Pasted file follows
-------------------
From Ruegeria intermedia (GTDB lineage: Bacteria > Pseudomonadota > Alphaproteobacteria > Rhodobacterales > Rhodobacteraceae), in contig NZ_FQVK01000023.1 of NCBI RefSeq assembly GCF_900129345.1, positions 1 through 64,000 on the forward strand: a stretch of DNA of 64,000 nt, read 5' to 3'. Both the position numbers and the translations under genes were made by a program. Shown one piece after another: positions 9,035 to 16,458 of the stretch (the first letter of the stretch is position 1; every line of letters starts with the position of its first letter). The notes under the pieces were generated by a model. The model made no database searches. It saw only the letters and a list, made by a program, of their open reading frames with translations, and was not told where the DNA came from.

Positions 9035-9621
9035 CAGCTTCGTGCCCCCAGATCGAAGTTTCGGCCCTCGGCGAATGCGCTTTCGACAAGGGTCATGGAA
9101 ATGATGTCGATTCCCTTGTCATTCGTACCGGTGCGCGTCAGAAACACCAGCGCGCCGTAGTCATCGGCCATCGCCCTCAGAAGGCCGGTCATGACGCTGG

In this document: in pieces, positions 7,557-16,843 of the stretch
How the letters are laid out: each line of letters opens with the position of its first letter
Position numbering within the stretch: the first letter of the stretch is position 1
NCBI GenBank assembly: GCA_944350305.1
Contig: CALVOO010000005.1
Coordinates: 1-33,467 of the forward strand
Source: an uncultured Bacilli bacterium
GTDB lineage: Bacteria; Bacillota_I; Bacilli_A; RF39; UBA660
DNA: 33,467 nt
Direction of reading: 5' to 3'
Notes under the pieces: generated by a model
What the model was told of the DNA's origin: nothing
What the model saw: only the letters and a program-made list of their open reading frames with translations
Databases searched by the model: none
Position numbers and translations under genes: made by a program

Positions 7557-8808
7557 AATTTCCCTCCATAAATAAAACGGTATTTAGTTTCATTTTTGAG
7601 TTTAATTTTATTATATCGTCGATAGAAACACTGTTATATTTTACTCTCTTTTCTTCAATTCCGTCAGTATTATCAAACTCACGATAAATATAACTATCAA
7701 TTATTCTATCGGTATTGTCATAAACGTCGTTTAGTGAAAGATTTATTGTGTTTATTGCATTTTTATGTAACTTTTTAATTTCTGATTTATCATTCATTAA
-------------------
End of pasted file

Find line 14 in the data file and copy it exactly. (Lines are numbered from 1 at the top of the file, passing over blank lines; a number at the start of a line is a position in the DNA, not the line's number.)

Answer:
Direction of reading: 5' to 3'